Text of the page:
This month, I seem to have read a number of books that I couldn't recommend 😞 so again, my selection for you is a bit thinner than I'd like!
This month's selection is:
Mark Dunn: Ella Minnow Pea
This is a really interesting book, set on a fictional island - the home of the man who invented the phrase "The quick brown fox jumps over the lazy dog". There is a statue to the man, but one day, one of the letters (Z) falls off and the island officials decree that the letter Z may not now be used either in speech or in writing. And indeed, it is then not used throughout the rest of the book.
Subsequently, more letters fall off and again, it's decided that no one may use these letters, and again, they are then not used in the rest of the book.
As well as being very inventive (and yes, E is one of the letters that falls off and is not used again!) there is another aspect raised - if we don't have precise language and we lose the ability to communicate, what effects will this have on society? How do you draw up legal agreements? If people can't write what they want to, how does this then affect their lives?
The islanders are left with an ever dwindling pool of letters and therefore words, with which they can communicate. Eventually, only the letters L, M, N, O and P (Ella Minnow Pea) remain. Will the island end up silenced forever?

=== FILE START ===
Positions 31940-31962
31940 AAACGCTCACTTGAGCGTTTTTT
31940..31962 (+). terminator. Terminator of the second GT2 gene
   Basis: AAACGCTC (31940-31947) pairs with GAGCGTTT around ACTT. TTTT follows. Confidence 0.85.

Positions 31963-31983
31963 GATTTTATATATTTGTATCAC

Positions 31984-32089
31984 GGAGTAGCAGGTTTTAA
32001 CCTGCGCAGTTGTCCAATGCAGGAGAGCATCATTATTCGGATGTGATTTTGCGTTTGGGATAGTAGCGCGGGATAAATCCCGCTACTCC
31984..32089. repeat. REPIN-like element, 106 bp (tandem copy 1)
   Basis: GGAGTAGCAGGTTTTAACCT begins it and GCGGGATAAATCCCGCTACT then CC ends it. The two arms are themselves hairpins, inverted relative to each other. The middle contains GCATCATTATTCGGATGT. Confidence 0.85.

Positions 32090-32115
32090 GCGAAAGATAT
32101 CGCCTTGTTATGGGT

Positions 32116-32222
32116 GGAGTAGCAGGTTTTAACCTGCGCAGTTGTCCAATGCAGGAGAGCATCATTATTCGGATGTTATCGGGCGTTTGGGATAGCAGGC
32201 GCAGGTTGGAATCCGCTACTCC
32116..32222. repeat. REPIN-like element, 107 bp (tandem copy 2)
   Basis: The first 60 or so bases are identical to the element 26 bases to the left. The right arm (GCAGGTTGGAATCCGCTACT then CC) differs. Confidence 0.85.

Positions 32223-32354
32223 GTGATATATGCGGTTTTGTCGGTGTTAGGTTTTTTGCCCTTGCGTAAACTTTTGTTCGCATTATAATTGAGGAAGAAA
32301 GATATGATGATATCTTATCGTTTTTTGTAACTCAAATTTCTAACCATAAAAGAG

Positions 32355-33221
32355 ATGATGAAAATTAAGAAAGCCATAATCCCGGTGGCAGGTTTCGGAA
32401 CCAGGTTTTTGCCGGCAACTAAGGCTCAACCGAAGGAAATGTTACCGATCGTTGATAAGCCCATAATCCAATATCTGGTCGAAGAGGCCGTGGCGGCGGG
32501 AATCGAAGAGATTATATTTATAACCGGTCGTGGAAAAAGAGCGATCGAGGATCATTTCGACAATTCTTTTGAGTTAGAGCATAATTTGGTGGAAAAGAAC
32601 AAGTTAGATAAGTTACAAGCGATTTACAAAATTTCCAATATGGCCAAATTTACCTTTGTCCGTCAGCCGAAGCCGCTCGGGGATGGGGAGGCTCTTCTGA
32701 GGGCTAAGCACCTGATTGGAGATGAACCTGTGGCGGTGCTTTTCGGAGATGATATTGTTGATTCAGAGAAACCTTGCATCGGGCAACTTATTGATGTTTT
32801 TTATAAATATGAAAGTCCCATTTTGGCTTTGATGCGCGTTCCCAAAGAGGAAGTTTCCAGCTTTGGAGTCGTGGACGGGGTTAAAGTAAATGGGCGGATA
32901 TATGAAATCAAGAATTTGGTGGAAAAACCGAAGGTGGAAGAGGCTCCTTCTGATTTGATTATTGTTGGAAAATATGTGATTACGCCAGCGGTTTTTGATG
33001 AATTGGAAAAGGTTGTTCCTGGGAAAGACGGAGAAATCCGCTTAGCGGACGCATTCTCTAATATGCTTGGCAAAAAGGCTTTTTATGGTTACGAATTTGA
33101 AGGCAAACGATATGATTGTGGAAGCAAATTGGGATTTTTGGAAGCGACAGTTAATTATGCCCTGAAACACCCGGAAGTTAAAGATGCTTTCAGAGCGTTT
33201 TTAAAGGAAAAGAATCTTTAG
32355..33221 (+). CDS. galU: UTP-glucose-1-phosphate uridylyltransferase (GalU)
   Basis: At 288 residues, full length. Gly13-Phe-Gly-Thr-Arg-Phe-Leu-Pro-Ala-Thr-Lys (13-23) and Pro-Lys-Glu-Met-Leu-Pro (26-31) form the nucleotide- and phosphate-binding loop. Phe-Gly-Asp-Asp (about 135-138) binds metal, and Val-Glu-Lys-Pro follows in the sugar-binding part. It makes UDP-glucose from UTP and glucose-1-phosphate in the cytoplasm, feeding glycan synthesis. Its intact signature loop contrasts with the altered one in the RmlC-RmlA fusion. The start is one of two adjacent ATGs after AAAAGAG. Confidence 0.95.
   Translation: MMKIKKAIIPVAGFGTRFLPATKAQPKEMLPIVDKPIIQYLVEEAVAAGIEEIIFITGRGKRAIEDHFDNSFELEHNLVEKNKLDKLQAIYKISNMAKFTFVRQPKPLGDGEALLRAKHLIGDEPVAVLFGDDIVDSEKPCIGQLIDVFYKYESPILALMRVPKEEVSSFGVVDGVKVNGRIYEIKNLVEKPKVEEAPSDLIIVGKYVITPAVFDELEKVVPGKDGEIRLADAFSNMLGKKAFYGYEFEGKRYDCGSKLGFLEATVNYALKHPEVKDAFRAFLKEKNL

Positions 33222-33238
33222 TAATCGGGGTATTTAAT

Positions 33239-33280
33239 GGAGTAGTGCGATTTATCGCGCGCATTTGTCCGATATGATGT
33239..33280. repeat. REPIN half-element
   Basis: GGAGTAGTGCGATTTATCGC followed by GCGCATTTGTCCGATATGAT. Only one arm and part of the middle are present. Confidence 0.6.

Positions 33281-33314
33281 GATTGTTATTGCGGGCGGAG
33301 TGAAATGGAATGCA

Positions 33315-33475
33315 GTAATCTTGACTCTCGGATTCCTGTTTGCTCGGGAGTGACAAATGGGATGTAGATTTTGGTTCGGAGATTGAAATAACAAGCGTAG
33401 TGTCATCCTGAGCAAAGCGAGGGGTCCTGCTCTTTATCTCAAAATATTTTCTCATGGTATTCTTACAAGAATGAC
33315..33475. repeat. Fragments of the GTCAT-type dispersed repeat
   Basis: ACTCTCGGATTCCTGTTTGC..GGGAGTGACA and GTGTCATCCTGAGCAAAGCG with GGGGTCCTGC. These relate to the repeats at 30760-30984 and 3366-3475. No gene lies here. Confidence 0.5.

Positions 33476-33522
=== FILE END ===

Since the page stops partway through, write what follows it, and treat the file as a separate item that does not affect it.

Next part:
Ruth Ware: The Woman in Cabin 10
The blurb on the back says:
"This was meant to be the perfect trip. The Northern Lights. A luxury press launch on a boutique cruise ship.I can see on Amazon that the reviews for the book are mixed, but I really enjoyed it. Lo, the main character is annoying, but I think she is meant to be. I know many readers want all of the characters (except the 'baddies') to be delightful and the sort of person you'd choose as your best friend, but I'm not in that camp. I think good things can happen to bad people and bad things can happen to irritating people. The fact that they are 'bad' or irritating, doesn't influence how I feel about what's happening to them. I was genuinely interested in the central plot and (irritating as she might have been) was rooting for Lo.
A chance for travel journalist Lo Blacklock to recover from a traumatic break-in that has left her on the verge of collapse.
Except things don't go as planned.
Woken in the night by screams, Lo rushes to her window to see a body thrown overboard from the next door cabin. But the records show that no-one ever checked into that cabin, and no passengers are missing from the boat.
Exhausted and emotional, Lo has to face the fact that she may have made a mistake – either that, or she is now trapped on a boat with a murderer..."
Previous books finds: